There’s some bad“isms” floating around out there like racism, sexism, anti-semitism, and terrorism and they’re all bringing us down. Then there’s the euphemism. Not visible but still dangerous as it swaps out the real meaning of words (like “the poor”) for less unpleasant sounding ones (like the “economically disadvantaged.”) Or as the comedian, George Carlin famously put it, “soft words that get the human pain completely buried under jargon.”
So, I’m wondering: What if we dig up the dirt and just call these isms what they are – Hate. Pure,simple and evil. As the police departments don’t report them as “ism crimes” I figure we’re onto something. What if speaking what’s true, even if it’s an inconvenient one, can help set us free?
It will for sure help keep me saner as I don’t want to hear those softer words one more time. Especially delivered with the same breath that announces a 55% increase of violent incidents in New York alone this year in just our first two months!
If not as an “ism” we’re identifying with it could be a “phobe.” Like homophobe or Islamophobe, or xenophobe. Or maybe a misogynist or a group who hate the handicapped or hate rich people and the people who dig them tunnels to escape the hated mobs of “trailer trash.” Overwhelming? Sure is. Especially if we act like this just started yesterday. And don’t only point a finger at the President. We’re all in this together regardless how or if you voted. These ‘interesting times’ have just put a face on what we couldn’t believe still existed in our techno sophisticated times. Hate’s placed dead center stage. It’s under stadium lights that won’t burn out before this old paradigm finally dies. We better pace ourselves.
Let go of hate and maybe you have to deal with the pain of what’s been buried underneath. Who doesn’t know that’s tough, tough work? To see who we truly are with eyes open. Hate is not something you’re born with. It’s something you learn. For most it can go generations of pain deep.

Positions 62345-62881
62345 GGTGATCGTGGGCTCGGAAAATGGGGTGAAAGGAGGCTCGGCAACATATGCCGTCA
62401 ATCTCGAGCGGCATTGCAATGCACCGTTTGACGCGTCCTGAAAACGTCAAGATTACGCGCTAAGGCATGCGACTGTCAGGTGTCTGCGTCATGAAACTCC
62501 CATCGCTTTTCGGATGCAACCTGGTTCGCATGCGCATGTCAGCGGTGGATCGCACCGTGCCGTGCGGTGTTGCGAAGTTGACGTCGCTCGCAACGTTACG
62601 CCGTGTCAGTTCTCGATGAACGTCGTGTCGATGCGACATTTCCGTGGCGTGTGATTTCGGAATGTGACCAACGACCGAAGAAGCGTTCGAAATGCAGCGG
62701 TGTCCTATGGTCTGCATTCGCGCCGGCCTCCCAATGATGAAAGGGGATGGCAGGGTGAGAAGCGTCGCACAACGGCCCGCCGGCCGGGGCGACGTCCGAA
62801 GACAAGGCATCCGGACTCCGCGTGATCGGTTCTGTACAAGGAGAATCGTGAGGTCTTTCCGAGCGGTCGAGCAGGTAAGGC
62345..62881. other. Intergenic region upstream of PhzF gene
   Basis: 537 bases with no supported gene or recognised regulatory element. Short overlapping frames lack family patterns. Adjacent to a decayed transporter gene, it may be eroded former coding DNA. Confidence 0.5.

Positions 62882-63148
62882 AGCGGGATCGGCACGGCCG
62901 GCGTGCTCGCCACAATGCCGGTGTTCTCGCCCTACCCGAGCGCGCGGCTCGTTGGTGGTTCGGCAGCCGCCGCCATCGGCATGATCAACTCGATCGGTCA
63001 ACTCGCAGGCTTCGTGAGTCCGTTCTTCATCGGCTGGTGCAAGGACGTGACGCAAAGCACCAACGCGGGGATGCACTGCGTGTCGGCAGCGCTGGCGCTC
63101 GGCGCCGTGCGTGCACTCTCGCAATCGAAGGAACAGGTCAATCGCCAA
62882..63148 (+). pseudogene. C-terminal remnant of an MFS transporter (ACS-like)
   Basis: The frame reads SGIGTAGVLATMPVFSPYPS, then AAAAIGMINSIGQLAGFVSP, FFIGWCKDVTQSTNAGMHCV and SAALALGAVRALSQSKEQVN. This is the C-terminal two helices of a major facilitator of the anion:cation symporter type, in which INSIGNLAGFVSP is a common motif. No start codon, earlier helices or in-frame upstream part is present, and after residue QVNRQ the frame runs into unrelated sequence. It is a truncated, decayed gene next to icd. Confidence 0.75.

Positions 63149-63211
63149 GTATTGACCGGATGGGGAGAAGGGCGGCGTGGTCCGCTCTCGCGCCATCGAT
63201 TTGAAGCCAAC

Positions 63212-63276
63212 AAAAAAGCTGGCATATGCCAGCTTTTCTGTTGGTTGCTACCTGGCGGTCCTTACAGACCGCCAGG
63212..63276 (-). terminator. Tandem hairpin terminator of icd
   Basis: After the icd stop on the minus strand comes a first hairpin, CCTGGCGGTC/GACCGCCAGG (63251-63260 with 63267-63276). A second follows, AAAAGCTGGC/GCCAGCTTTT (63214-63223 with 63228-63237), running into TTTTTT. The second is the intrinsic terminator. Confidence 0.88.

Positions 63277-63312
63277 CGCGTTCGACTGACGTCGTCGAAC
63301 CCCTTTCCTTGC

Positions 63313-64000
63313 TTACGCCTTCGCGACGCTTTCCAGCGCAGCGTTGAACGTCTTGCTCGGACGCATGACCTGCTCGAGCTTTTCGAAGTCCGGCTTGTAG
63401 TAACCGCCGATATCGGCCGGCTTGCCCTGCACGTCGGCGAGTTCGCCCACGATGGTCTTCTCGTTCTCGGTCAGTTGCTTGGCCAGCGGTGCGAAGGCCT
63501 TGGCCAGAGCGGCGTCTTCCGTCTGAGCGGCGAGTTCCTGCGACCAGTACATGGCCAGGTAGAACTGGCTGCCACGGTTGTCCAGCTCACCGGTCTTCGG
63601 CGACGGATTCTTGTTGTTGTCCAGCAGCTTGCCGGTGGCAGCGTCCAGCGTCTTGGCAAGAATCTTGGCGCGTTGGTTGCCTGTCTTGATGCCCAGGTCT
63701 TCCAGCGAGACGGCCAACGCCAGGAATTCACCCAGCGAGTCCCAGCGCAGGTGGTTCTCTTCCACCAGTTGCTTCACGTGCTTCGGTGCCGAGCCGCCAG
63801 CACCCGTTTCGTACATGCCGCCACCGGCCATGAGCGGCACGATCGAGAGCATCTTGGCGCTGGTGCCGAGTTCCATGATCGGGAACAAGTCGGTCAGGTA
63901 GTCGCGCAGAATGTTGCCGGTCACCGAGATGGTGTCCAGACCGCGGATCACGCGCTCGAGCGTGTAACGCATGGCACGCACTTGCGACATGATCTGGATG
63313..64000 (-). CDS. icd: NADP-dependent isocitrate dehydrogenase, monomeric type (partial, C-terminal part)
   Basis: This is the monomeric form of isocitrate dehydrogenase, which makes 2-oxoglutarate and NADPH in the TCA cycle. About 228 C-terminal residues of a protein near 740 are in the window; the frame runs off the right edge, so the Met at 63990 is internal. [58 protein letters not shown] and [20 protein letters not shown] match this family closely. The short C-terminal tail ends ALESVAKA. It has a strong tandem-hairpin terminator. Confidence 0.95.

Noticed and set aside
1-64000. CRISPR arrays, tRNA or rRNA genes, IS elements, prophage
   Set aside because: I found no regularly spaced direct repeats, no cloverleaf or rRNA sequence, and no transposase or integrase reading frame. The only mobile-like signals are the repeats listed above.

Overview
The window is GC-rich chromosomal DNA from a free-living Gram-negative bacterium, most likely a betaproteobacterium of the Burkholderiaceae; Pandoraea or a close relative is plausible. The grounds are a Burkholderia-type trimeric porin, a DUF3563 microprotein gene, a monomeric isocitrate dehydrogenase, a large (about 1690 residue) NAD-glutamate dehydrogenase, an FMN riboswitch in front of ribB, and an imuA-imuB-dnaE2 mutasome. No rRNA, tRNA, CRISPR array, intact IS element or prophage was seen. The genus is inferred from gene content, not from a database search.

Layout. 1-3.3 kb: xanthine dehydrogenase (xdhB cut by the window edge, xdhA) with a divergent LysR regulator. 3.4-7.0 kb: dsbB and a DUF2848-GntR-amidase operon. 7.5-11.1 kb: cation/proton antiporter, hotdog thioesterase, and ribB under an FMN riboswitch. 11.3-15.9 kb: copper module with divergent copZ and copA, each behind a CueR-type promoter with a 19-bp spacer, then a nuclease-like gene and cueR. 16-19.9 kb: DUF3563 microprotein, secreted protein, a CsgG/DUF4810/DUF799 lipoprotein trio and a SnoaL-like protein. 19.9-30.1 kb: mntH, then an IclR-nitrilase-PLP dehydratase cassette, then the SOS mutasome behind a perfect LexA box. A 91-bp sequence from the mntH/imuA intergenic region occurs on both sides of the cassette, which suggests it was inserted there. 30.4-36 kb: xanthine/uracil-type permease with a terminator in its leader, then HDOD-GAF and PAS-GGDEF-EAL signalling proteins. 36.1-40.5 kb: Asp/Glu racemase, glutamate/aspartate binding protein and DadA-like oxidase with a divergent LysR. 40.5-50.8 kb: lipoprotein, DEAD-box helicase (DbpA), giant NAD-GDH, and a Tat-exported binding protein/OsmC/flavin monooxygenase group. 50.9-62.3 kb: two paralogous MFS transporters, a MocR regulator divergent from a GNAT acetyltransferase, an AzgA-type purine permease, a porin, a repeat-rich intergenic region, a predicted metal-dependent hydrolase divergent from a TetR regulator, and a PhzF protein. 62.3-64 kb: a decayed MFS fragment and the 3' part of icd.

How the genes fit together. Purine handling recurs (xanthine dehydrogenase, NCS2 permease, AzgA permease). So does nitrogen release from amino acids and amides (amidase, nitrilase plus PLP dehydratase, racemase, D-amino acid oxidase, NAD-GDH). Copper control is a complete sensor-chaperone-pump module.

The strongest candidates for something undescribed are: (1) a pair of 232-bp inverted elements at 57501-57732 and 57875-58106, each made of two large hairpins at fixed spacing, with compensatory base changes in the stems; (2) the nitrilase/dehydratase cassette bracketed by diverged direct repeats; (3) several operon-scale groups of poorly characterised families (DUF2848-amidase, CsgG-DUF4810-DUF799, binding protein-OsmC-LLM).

Maybe buried underneath it all is our fear of really loving ourselves. Of letting go of our own self-hate and shame we’ve not been able to identify. I don’t have the answers but I experienced one yesterday. It was in a story on CNN about a couple in Georgia that in 2015 rode with a group of folks waving the confederate flag, pointing guns and making threats at an outdoors birthday party of an African American child. Now the accused couple had just heard their court sentence of 20 years. The woman stopped and turned to the victim family.
“I want you to know that’s not me,” she said sobbing. I am so, so sorry. Who I really am would never walk up to you and say those words”
And I got it. She had just woken up. And I believed her. How could any of us really believe who we are is hate?
I can’t. Because the last ism I could ever personally sign on for is pessimism. As discouraging as many days may feel. But I’m not here to make hate go away. I don’t have to fight racism if what I speak of instead is equality. I don’t have to speak against inequality when my words speak for diversity, expansion and joy for all. Those aren’t just soft words. Those are the power house words who I really am know are eternal. And that I know, spoken daily, will help collectively bring down the old stadium lights.